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Aspects of the soul of Adam form the roots of all souls descended from him

Division of Adam's Soul

Division of Adam's Soul

"Gate of Reincarnations": Chapter Six, Section 3

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Division of Adam's Soul
Aspects of the soul of Adam form the roots of all souls descended from him

[The soul of] Adam divides into 248 "limbs" just does his body. In addition, there are other aspects, such as the countless "hairs" that hang from his body.

The Rav is referring to the spiritual counterpart of the body hair. Not just limbs, but even incidental aspects such as the spiritual counterparts of body hair may be the root of souls.

All the sparks of the individual souls in this world are from these aspects that are within Adam. All of the specific souls and levels of souls that will later enter bodies born from Adam are called "Soul-Roots" and are drawn from these aspects of Adam.

Concerning each and every limb, it is exactly as the sages understood the verse, "Where were you when I founded the earth?" (Job 38:4).

This was discussed at length in Chapter Three, Section 2. The Hebrew words for "where were you" can also be construed to mean "a lifeless lump."

The roots of all the souls that would descend from Adam were implanted within him…

When Adam was only a lifeless lump, G‑d breathed into him a living soul. At that time the roots of all the souls that would descend from Adam were implanted within him.

When Job complains about his lot, G‑d says to him, "Where were you when I founded the earth?" In other words, "If you do not know the root of your soul and where you were in the soul body of Adam when I breathed into him a living soul, then you do not know your own history, and, if this is so, how can you complain about what happens to you?!"

We have already explained that most souls are from Cain and Abel, the sons of Adam.

This statement is problematic, since there are several places in the writings of the Ari himself that seem to contradict it. See, for example, Benei Aharon.

From that time onward, they have since divided among all people ever born. Even though we won't explain this concept in detail now, since this is not the place to do so, we will provide an example of what it means.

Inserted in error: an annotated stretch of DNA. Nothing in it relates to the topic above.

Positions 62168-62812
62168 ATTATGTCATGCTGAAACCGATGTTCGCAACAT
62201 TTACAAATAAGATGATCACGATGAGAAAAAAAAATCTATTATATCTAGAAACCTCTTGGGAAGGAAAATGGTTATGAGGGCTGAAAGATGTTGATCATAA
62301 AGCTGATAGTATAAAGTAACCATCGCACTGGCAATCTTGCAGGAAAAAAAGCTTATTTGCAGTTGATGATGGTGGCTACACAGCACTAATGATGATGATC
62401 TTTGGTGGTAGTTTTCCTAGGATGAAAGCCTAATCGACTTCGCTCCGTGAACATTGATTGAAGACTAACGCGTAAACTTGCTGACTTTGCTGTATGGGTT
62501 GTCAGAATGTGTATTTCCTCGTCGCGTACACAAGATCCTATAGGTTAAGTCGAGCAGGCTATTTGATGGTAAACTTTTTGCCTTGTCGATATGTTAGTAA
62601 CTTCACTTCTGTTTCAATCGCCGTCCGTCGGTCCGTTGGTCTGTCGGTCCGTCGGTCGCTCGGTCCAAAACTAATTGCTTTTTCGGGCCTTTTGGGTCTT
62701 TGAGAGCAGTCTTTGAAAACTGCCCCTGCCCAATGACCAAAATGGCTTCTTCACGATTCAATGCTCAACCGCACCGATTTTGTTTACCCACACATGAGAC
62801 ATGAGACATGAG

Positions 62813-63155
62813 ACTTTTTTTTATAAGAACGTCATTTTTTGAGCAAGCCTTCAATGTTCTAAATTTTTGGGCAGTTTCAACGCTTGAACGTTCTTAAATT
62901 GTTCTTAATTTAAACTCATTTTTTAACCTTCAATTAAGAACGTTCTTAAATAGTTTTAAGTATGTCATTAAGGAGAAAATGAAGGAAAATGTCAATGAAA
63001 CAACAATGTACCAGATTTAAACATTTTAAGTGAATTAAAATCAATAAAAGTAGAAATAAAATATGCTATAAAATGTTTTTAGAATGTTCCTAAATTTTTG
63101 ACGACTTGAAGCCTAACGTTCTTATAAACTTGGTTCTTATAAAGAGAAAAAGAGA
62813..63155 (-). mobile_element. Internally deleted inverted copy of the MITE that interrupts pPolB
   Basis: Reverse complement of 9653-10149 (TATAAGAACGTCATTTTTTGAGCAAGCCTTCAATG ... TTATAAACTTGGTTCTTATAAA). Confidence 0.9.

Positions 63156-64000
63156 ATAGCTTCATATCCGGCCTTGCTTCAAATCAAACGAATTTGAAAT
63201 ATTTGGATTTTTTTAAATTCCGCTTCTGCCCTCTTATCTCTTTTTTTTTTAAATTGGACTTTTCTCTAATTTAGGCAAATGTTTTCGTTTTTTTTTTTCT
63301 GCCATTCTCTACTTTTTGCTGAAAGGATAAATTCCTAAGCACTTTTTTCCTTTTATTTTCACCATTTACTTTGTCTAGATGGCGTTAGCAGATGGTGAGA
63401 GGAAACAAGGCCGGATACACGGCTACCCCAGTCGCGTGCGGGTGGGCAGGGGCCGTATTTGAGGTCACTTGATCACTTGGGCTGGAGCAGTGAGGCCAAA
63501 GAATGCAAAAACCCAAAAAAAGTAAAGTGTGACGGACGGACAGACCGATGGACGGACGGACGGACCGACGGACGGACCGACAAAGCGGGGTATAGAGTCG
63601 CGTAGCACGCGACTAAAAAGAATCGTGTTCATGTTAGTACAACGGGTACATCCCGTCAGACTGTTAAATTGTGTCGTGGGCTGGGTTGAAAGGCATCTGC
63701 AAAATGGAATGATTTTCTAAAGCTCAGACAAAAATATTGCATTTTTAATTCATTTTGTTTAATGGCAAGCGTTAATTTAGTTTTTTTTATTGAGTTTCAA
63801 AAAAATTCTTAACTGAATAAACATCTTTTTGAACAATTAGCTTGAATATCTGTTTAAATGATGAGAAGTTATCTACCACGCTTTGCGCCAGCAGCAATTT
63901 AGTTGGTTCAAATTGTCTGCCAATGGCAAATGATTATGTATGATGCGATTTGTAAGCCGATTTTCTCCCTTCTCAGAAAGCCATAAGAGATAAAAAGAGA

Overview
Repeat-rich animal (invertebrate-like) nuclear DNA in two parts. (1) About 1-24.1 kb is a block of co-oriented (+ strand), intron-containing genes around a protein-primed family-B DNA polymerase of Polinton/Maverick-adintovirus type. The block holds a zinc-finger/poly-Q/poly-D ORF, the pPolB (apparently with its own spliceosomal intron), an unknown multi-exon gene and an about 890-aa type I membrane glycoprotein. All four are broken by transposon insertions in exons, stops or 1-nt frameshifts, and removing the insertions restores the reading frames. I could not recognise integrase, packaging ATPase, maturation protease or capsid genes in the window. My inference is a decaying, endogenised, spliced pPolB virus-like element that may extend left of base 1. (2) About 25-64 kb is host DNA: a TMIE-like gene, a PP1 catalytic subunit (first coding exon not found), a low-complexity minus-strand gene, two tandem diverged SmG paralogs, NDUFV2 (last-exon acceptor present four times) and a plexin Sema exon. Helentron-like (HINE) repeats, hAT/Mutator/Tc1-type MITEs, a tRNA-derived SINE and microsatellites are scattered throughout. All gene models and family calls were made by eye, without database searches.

For example, suppose that Abel is the aspect of the head of all the souls. Then Abel would be the root of all the individual sparks of human souls that are in the aspect of the head.

This type of kabbalistic conception was discussed in the extended note to Chapter Five, Section 5: Connected Levels of Soul.

Likewise, if our patriarch Abraham was the right arm of Adam, then all the individual sparks that belong to the right arm of Adam are included in Abraham. He will be considered the root of all of them.

It is the same for every limb and hair of the soul of Adam. However, this is not the place for this discussion.

[Commentary by Shabtai Teicher.]

Rabbi Yitzchak Luria […Ashkenazi ben Shlomo] (5294-5332 = 1534-1572 c.e.); Yahrtzeit (anniversary of death): 5th of Av. Buried in the Old Cemetery of Tzfat. Commonly known as the Ari, an acronym standing for Elohi Rabbi Yitzchak, the
G-dly Rabbi Isaac. No other master or sage ever had this extra letter Aleph, standing for Elohi [G-dly], prefaced to his name. This was a sign of what his contemporaries thought of him. Later generations, fearful that this appellation might be misunderstood, said that this Aleph stood for Ashkenazi, indicating that his family had originated in Germany, as indeed it had. But the original meaning is the correct one, and to this day among Kabbalists, Rabbi Yitzchak Luria is only referred to as Rabbenu HaAri, HaAri HaKadosh [the holy Ari] or Arizal [the Ari of blessed memory].
Yitzchok bar Chaim is the pseudonym of the translator, an American-born Jerusalem scholar who has studied and taught Kabbala for many years. He may be contacted through: He translated the Ari's work, "Shaar HaGilgulim;" his translation into English (but with much less extensive commentary than offered here). Information about his translation in book form may be obtained through
Rabbi Chaim Vital c. 5303-5380 (c. 1543-1620 CE), major disciple of R. Isaac (Yitzchak) Luria, and responsible for publication of most of his works.
Shabtai Teicher, a descendant of the fifth Lubavitcher Rebbe, the Rebbe Reshab, was born in Brooklyn in 1946 and settled in Jerusalem in 1970. He studied for over 7 years with one of the outstanding and renowned kabbalists of our generation, Rabbi Mordechai Attieh, and also studied deeply in various other fields of Jewish scholarship. He was a specialist in Lurianic Kabbala, edited and annotated the first eleven chapters of our English rendition of "Shaar HaGilgulim," and completed his manuscripts for "Zohar: Old Man in the Sea," in both Hebrew and English, shortly before his unfortunate passing in November 2009.
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